If you planned on breastfeeding your baby, but couldn't for any number of reasons, you probably felt a vast mixture of relentless emotions. The stages you go through when you realize you can't breastfeed can feel overwhelming and defeating, especially if you really had your heart set on nursing your baby. I'm here to tell you that even though it probably feels like it, you're not alone.
I, too, was in the same breastfeeding boat a few years ago. I had just delivered my first son and, moments later, the nurse brought him to me and suggested that I try to feed him. I tried, and failed. Not having success the very first time you try to breastfeed is extremely common, so I didn't sweat and assumed that, like most women who want to breastfeed, my son and I would get it down. Instead, what I assumed was a temporary struggle morphed into what felt like an epic one, and I had to quit breastfeeding.
Personally, I never enjoyed it. Actually, I hated breastfeeding, if I'm being honest. Despite my disdain for nursing, there was still this little voice in the back of my head telling me that "breast is best," so I continued in my attempt to nurse my son (though, now, I'm well aware that breast isn't best for everyone). A few weeks into my new role as a mother, I started to experience feelings that made me, well, uneasy. At first I kept them to myself, assuming that I was just exhausted and what I was feeling was relatively "normal." However, my sadness and anger and bitterness began to grow, and it didn't take me long to realize that I was showing signs of postpartum depression. Not just subtle signs, either, but major signs and attempting to feed my son on demand were only making them worse.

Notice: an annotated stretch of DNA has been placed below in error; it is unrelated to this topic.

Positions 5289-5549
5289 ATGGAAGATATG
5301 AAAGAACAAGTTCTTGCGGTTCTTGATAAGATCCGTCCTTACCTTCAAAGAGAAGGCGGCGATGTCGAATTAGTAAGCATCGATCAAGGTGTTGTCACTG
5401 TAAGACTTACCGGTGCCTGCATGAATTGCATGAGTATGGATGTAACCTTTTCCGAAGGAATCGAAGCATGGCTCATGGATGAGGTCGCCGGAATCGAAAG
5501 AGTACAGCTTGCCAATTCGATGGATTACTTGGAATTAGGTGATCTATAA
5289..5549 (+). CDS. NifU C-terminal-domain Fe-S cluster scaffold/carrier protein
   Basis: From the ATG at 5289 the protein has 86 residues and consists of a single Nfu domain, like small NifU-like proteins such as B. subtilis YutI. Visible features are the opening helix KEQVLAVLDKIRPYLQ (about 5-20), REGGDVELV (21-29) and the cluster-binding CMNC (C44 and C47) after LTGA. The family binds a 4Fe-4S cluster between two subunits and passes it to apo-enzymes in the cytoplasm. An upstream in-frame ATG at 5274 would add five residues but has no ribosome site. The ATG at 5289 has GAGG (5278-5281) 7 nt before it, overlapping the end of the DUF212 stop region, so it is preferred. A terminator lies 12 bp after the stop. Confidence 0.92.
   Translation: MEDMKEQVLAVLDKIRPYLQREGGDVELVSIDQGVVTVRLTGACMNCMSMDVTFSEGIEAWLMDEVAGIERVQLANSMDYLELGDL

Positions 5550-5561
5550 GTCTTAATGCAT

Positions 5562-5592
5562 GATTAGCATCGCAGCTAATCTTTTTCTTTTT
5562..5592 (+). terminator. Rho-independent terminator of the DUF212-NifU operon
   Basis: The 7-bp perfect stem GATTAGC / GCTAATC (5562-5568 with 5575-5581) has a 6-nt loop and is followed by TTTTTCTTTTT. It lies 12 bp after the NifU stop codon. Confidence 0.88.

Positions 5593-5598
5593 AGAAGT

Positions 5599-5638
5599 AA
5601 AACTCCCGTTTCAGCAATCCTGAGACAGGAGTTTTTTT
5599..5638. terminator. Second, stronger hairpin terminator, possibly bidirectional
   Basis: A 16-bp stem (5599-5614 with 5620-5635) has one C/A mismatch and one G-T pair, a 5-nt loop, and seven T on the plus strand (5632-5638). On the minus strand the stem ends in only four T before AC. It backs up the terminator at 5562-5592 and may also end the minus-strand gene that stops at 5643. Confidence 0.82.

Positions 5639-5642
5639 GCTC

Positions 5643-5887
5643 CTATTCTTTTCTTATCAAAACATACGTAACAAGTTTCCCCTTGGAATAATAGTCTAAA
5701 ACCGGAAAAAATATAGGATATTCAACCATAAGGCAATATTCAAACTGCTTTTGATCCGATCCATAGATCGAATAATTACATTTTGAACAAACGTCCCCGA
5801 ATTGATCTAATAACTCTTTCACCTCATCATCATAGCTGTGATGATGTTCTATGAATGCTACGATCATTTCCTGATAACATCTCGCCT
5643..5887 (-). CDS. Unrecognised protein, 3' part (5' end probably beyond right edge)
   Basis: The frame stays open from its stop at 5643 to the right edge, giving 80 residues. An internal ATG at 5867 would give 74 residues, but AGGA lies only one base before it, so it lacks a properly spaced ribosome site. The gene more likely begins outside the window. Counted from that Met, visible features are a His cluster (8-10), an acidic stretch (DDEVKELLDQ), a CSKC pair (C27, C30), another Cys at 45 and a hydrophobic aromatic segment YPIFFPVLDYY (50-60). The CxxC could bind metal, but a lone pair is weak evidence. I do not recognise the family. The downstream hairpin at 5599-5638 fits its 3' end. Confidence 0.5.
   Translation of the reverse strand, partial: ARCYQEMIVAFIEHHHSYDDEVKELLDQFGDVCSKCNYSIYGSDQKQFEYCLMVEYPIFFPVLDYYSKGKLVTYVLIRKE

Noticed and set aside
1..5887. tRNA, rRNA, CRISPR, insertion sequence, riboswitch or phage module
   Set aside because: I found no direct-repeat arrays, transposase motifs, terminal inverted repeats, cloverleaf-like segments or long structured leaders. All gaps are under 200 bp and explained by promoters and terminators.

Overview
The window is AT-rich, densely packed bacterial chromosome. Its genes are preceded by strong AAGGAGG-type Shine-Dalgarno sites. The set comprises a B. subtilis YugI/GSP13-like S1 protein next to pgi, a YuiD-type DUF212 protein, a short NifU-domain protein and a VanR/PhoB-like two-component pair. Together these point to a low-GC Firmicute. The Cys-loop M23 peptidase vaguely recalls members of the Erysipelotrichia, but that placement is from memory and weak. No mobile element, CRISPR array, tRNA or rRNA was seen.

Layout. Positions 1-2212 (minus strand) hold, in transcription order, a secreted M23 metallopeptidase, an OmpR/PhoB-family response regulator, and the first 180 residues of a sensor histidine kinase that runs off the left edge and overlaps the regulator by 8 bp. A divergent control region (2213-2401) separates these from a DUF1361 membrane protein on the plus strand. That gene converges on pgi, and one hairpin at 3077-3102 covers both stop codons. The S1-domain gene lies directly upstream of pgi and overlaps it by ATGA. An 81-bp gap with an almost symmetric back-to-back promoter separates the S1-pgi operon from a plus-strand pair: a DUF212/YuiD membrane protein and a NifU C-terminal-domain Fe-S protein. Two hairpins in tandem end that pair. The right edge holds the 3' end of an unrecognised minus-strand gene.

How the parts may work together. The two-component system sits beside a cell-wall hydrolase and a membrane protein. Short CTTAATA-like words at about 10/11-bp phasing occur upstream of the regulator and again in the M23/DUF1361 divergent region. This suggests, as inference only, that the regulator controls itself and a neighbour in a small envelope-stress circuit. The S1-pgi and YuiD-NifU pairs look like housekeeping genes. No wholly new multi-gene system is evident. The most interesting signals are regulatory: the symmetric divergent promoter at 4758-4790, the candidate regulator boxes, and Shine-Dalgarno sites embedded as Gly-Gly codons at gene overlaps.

When my son was just over two months old, my mental and emotional stability had deteriorated to a point that terrified me. I finally saw my doctor for postpartum depression and was immediately put on medication, which meant that I would no longer be able to breastfeed. Though I felt as if a weight was lifted from my already exhausted shoulders when I finally accepted that I was suffering from something serious, I also felt like a mess of a mother, especially when I couldn't breastfeed my son.
Going through the emotions of realizing you can no longer breastfeed is difficult, at times, but it is also necessary. If you're experiencing those stages right now, know that you're not alone and that it will get better and that you're not a horrible mother. In fact, you're doing a wonderful job.